The World Photography Organisation has announced the winners of its 2018 Sony World Photography Awards.
British artist Alys Tomlinson, who won the title of Photographer of the Year, said: “I am very surprised to have won, there is so much amazing photography in this competition. This is a huge boost both personally and professionally. It’s a project I invested so much in, so this recognition makes it all worth it.”
Romlinson won with her series Ex-Voto, which was praised for “its beautiful production, technical excellence and sensitive illustration of pilgrimage as a journey of discovery and sacrifice to a greater power.” She was awarded US$25,000.
The photos depict the offerings of religious devotion, known as “Ex-Votos” and found at Christian pilgrimage sites worldwide. Often placed anonymously and hidden from view, pilgrims leave ex-votos as expressions of hope and gratitude, creating a tangible narrative between faith, person and the landscape. They were taken at the pilgrimage sites of Lourdes (France), Ballyvourney (Ireland) and Grabarka (Poland).
The competition saw 320,000 submissions from photographers across 200 countries and territories.
Taken at the National Park in Central Balkan, Bulgaria, Veselin Atanasov’s photo, Early Autumn, depicts how “autumn has begun to decorate with its colors the woods of the Balkans.” The shot was awarded “world’s best single image.”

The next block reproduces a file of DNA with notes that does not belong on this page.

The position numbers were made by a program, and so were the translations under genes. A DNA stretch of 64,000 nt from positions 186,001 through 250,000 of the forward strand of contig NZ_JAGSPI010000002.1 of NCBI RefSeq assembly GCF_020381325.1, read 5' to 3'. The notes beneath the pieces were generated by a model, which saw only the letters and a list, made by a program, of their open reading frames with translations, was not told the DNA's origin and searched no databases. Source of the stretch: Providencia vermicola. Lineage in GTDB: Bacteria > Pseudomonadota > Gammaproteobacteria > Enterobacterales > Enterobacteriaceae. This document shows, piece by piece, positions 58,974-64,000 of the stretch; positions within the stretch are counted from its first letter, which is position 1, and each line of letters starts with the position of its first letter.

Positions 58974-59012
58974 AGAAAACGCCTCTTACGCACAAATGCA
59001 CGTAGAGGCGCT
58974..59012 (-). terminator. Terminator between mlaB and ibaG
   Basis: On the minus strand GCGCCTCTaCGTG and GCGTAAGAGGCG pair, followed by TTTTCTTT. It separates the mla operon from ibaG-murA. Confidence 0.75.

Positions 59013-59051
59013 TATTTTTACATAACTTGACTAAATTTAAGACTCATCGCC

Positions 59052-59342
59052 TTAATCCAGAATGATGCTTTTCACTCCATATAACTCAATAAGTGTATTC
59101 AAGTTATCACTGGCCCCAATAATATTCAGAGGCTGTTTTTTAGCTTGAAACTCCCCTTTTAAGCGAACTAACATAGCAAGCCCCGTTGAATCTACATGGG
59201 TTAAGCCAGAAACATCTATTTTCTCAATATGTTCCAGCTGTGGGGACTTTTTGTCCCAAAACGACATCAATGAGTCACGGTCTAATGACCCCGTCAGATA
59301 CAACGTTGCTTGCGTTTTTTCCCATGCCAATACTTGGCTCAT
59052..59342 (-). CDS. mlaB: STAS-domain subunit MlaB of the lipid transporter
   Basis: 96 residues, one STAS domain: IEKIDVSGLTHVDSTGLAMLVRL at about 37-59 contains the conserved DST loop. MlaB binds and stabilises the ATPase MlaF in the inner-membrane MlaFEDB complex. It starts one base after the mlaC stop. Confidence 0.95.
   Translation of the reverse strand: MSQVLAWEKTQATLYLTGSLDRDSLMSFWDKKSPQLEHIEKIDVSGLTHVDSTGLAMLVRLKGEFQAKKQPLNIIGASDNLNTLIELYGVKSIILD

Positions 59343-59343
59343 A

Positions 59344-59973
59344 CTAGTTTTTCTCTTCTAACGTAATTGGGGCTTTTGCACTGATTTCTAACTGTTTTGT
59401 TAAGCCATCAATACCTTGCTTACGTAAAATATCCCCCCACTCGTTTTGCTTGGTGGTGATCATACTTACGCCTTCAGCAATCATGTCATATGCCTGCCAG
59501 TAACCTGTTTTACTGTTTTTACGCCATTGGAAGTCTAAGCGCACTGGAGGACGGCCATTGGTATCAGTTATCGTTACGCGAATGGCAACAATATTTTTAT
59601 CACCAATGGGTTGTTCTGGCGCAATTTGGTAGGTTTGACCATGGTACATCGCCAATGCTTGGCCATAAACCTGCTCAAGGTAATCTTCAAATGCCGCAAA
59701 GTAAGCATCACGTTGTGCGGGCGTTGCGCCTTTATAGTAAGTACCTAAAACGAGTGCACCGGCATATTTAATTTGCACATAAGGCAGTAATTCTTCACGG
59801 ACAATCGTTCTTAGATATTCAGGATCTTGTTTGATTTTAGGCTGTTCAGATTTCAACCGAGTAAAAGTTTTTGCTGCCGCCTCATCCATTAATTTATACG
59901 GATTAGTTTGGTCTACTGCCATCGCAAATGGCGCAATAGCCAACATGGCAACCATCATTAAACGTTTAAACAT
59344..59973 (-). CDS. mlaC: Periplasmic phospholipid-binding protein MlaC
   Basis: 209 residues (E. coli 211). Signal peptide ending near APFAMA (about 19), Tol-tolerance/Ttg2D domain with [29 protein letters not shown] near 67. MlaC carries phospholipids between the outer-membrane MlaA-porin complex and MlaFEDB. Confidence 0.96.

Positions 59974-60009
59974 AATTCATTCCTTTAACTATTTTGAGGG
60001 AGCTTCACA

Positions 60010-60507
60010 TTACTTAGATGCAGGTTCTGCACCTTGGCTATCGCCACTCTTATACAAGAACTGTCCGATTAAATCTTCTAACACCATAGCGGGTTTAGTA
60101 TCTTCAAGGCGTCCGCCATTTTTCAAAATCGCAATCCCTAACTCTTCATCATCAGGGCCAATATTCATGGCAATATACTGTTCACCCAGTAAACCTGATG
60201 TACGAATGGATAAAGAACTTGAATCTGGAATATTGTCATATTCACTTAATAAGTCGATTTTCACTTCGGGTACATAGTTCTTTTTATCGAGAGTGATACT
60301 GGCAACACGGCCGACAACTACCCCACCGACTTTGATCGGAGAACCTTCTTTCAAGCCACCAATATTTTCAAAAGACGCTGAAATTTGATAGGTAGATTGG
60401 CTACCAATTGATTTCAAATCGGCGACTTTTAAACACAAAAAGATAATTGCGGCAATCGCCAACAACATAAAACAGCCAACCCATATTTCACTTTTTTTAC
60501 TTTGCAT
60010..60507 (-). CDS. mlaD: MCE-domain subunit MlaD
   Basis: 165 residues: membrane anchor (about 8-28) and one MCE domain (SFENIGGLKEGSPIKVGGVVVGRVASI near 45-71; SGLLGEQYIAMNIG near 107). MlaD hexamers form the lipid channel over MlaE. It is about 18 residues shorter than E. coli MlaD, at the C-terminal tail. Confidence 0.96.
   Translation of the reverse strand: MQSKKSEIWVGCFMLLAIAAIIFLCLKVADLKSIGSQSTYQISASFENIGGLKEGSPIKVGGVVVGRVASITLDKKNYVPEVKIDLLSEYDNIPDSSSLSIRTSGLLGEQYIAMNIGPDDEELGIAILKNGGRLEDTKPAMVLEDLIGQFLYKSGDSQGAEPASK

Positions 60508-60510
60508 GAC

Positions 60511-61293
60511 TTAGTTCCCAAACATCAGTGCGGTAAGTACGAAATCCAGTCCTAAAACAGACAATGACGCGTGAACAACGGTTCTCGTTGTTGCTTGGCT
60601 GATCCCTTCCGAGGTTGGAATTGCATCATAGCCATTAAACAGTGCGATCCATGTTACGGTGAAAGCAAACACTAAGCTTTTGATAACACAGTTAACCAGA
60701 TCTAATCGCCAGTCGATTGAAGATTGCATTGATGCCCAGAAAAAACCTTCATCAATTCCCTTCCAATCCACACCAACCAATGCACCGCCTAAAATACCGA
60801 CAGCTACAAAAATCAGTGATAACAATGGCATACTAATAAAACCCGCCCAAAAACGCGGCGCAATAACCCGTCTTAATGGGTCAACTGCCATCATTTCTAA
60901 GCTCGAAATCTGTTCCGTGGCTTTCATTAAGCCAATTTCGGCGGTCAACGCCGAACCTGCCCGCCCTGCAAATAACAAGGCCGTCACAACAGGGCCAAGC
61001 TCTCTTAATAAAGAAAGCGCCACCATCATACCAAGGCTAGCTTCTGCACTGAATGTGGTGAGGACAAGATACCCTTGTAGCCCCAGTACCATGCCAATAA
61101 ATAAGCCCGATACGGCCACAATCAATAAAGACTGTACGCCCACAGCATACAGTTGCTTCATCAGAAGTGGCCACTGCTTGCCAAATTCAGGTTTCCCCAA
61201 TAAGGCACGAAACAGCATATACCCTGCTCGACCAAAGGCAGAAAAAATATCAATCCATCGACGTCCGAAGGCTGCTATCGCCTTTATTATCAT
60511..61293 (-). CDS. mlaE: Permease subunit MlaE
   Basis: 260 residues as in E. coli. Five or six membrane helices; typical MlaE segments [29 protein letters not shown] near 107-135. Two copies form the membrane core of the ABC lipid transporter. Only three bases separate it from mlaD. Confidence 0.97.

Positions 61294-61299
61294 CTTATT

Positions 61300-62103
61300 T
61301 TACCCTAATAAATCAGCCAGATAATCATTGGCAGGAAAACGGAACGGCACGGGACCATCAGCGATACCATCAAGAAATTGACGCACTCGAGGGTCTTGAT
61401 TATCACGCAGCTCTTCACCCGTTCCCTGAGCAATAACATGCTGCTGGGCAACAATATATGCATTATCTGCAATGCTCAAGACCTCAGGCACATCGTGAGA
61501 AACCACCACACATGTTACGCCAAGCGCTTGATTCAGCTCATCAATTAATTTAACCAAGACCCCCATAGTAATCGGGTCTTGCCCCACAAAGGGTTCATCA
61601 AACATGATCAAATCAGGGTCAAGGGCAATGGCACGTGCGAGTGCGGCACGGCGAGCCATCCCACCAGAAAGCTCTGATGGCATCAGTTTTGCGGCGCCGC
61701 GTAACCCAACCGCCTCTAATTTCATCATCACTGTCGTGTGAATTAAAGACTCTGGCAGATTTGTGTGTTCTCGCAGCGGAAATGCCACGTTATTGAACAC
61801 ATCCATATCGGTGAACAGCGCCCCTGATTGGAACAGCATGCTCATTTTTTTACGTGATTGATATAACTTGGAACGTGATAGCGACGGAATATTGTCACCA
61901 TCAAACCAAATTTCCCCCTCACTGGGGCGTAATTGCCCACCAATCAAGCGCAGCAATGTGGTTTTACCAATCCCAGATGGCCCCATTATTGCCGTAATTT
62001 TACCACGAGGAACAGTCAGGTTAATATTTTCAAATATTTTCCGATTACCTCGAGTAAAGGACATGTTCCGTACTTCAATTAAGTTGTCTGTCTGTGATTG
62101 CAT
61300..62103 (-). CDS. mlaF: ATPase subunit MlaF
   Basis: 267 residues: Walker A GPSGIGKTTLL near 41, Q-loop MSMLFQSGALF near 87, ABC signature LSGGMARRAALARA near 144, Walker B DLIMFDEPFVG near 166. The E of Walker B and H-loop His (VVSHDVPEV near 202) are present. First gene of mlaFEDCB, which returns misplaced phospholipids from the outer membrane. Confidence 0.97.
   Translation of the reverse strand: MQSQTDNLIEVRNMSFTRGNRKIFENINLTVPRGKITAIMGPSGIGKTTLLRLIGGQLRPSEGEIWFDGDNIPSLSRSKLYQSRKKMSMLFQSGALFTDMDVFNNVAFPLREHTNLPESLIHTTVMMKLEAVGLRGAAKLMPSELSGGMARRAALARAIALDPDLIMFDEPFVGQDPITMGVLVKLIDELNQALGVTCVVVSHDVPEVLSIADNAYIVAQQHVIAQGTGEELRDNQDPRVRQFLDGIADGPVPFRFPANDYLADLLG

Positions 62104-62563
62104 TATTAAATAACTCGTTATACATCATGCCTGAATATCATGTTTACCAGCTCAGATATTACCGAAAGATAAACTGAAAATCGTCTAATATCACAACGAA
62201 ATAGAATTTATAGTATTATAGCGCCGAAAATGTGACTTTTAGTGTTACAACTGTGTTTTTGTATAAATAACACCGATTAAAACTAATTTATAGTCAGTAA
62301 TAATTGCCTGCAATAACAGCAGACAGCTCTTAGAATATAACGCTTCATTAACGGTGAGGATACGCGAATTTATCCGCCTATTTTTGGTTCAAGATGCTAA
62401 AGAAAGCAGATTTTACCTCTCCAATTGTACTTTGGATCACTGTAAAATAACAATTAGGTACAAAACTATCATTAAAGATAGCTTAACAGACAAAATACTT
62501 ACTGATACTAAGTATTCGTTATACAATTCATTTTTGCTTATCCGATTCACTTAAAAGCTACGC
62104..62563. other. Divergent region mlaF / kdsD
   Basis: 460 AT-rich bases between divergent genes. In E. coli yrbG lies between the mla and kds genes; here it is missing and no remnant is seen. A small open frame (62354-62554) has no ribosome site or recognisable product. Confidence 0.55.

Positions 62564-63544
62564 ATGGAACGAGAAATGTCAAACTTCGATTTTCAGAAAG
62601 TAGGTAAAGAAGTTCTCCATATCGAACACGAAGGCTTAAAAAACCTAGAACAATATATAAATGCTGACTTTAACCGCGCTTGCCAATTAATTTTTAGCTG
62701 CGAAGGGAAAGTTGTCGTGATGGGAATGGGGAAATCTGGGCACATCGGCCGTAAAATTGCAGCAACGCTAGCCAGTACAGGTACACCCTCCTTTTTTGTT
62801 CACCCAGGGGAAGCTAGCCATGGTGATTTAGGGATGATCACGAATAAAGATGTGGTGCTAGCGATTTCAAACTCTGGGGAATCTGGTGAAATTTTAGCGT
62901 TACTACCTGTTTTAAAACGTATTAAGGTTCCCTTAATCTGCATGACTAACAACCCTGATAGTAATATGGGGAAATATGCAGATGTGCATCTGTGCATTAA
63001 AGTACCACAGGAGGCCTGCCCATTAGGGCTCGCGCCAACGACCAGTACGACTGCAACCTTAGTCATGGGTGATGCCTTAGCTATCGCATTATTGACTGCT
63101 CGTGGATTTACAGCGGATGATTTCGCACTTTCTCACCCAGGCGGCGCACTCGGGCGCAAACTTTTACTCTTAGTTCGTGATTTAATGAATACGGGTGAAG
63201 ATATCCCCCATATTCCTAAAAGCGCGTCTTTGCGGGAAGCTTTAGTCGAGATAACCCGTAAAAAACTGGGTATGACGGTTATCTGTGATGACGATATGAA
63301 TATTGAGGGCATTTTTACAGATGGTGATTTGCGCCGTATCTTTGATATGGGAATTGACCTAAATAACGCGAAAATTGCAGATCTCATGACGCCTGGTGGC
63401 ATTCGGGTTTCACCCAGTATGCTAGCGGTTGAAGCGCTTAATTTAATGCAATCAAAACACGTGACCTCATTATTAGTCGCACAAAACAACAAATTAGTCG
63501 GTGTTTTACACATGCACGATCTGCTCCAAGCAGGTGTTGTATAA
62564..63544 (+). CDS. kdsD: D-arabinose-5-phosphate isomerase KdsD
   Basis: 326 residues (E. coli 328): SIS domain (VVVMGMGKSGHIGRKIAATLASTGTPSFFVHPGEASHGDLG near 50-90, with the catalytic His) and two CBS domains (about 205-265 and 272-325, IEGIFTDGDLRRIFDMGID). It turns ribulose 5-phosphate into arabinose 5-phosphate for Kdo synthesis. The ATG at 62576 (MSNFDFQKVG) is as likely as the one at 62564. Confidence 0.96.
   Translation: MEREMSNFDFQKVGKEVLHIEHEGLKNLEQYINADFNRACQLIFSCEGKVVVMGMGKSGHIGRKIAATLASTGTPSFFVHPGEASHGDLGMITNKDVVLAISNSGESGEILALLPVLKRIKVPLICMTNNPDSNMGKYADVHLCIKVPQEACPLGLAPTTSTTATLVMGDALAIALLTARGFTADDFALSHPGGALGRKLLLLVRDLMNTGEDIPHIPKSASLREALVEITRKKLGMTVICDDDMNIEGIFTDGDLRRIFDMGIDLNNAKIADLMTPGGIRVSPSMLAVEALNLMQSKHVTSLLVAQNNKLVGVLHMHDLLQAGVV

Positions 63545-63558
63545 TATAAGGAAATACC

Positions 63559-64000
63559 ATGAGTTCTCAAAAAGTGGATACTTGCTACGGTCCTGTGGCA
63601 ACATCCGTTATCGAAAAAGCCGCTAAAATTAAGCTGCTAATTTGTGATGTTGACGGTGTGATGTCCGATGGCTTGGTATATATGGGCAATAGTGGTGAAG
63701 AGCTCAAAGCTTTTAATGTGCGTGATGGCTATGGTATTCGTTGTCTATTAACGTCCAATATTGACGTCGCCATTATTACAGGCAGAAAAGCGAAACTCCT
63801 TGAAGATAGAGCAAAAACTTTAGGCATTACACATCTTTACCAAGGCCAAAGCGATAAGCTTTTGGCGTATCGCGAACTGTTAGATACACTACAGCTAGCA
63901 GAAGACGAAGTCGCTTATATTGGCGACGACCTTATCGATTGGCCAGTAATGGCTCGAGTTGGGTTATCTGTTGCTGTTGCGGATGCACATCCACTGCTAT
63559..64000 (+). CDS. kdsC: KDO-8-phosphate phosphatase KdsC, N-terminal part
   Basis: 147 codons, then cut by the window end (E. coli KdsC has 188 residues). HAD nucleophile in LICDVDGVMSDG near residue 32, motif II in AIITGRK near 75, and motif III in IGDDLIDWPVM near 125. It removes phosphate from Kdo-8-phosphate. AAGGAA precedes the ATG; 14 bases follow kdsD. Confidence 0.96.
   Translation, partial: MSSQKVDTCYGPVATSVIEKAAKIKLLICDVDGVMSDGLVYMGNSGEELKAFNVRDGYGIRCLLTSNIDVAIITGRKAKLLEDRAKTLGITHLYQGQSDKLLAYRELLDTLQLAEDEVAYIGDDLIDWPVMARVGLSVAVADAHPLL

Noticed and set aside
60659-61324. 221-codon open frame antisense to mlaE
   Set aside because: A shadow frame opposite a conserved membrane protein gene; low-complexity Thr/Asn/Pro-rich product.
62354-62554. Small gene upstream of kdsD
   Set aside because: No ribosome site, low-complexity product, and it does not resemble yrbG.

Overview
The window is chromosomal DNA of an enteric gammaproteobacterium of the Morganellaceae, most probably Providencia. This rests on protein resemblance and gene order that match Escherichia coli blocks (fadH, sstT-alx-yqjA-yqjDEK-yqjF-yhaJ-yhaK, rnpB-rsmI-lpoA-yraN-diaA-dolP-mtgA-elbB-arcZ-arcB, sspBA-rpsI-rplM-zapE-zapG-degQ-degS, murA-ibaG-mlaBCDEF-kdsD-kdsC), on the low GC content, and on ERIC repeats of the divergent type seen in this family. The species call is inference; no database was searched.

Samuel Bolduc’s series, titled The Burden, consist of staged poetic photographs illustrating people bearing the burden of plastic waste in the environment. He won the award for “world’s best series of work taken by any student aged 30 and under.”
“With these images, I want to show the actions we have to take regardless if pollution continues at this speed or not. Through commitment of my characters, I also want to evoke the hope of changes about the accumulation of plastic wastes in the environnement. The vast winterly territories reveal the contrast between their magnitude and the small place humankind has,” he said.
Megan Johnson, who won the award for Youth Photographer of the Year, said of her photo Still: “This image was shot on October 22, 2017 on the cliffs right near my house. It was taken on an iPhone 7 for the following: life, to me, has more detail in black and white.”
“This image represents my current state at home and school. Despite having a social group and a caring family, I often find myself alone, left to watch what goes on around me, all the while being caught up in the very center of it. This glimpse through the trees of the figure on the cliff represents the courage it takes to be one’s self in today’s society, and how even when you’re on the inside, you can be pushed out.”
Check out the full list of winners here.